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Communications Complaints

By: Thomas Muller - Updated: 16 May 2015 | comments*Discuss
Ofcom Communicators And Internet

With mobile telephone services the UK’s second most popular subject for complaint, consumers need to be aware of the issues causing so much aggravation in the marketplace and how best to deal with them.

The Supply of Goods and Services Act

A mobile phone service is legally covered by the Supply of Good and Services Act, which states that customers should expect it to be provided with a reasonable level of care and skill, for a reasonable price and within a reasonable time.

If a mobile phone service does not comply with these basic standards then the customer has a justifiable reason for complaint.

Contact the Telecoms Company

A complaint regarding a mobile phone service should be first brought to the attention of the phone company to allow them the opportunity of finding a satisfactory resolution.

Complainants should have a copy of the official company complaints procedure to hand, so that they can make sure their case is being dealt with fairly. The phone company should be able to provide one on request, or it may be printed on the back of a phone bill.

Unsatisfactory Response

If the phone company’s attempts at resolving the complaint are unsatisfactory then the next option to consider is an independent arbitration scheme. Most reputable phone providers are members of the Communicators and Internet Services Adjudication Scheme (CISAS), which is run by the Chartered Institute of Arbitrators.

If this proves inadequate then the final port of call should be the industry regulator Ofcom.

‘Cashback’ Mobile Cons

A popular recent complaint from mobile phone users concerns mobile phone retailers that offer special ‘cashback’ deals to entice customers to their service.

Consumers taken in by the promise of receiving an amount of money once they have signed up and paid for a mobile phone contract for designated period, eventually discover these deals are a scam. They are left stranded with hefty bills and no hope of recourse.

When cashback customers try to claim the money back after the set period they typically find that sellers will find any pernickety excuse to turn down a request. In some cases the consumer finds the retailer has stopped trading leaving them with the burden of a costly contract.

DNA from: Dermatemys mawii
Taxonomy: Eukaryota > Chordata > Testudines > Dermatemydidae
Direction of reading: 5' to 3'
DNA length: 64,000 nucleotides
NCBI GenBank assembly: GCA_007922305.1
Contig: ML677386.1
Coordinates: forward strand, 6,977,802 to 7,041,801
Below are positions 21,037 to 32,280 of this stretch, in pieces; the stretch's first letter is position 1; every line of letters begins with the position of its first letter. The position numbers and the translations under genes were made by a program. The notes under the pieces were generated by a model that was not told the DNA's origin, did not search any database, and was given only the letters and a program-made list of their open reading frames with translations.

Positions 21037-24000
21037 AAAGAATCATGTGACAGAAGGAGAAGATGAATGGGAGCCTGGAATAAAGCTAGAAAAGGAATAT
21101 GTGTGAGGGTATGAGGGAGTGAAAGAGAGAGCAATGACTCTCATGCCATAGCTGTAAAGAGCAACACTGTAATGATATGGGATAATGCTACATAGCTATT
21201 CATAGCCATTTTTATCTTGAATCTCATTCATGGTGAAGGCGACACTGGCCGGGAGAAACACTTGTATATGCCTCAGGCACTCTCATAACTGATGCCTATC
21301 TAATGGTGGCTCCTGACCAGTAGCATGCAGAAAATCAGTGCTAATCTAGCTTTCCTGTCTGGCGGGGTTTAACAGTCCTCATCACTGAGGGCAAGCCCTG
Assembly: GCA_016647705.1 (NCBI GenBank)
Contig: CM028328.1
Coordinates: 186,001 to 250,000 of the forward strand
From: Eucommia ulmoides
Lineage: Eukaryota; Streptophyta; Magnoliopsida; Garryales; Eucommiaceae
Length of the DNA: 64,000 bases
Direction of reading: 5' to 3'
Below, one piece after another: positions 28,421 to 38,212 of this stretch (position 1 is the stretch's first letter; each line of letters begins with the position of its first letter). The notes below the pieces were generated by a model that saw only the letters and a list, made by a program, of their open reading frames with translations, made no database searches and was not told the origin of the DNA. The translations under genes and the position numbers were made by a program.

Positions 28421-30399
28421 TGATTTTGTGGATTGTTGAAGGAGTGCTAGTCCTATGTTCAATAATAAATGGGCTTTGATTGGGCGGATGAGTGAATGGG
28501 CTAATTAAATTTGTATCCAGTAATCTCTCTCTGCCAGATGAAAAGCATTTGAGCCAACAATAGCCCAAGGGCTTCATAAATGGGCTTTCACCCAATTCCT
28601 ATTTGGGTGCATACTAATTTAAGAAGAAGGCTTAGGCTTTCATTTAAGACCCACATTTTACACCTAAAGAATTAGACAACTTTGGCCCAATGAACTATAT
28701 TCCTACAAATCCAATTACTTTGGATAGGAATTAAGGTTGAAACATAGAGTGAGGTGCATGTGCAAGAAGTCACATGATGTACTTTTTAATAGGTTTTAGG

Seeking Compensation

Customers who find themselves stuck in a unfair cashback deal are advised to lodge a complaint with their phone company and with Ofcom. They can also report the retailer to their local Trading Standards Office. Unfortunately beyond these measures customers face and uphill struggle in retrieving their money.

The ‘Slamming’ Telecoms Scourge

Ofcom has recently been inundated with complaints from phone customers who have found themselves signed up to a new telecoms service without their consent. The practice has become so widespread that a name has been coined – ‘slamming’ – and a crackdown from the communications regulator has been promised.

Slamming has become such a threat because phone companies do not need a signature or written permission to switch customers over to their tariffs.

The Scam

Sometimes a customer might have only expressed an interest in switching during a cold telephone call but then subsequently found they had been moved to a much higher tariff with a new service provider.

Ofcom’s investigations of the Post Office discovered that potential customers believing they were just signing up to receive information, later found out their phone connection had been switched over to the Post Office’s HomePhone service.

Those most affected by the scam are vulnerable customers, such as the elderly.

Dirty Telecoms War

This slamming phenomenon is one of many unpleasant repercussions from the dirty telecoms competition war, where companies compete for customers with little moral concern for how they ensnare them. At one point, BT, the biggest supplier of phone services, was receiving an average of 10,000 complaints a month from customers whose phone service had been snatched by smaller telecoms companies.

Course of Action for Slamming Victims

Victims of slamming are advised to complain to one of two different independent resolution schemes; the Office of the Telecommunications Ombudsman and the aforementioned CISAS.

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@holdon - You should hear if you have gone through the official ombudsman complaints service. I should follow this up and ask for a time frame for yuor complaint to be heard. Dependent upon the amount of the claim, you are, of course, free to take it to the small claims court if you feel strongly enough that the decision is unfair.
ComplaintExpert - 20-May-15 @ 11:45 AM
I have a most unsatisfactory result from Ombudsman Service-Communications(OSC). I subsequently complained to the Independent Assessor(IA) who found in my favour on a considerable number of issues, the OSC advised the IA that his report contained errors, these have never been advised to me. The correct procedure was for the OSC to refer the complaint to their board, this they declined to do without good reason. Compensation has been offered by both the OSC and my Broadband provider but this I consider to be inadequate.I have now written to the Board of the OSC direct bur have received no reply, suggestions as to the way forward from here would be most welcome, I should add that I am a domestic consumer, disabled and retired with limited funds.Stuart
holdon - 16-May-15 @ 5:44 PM
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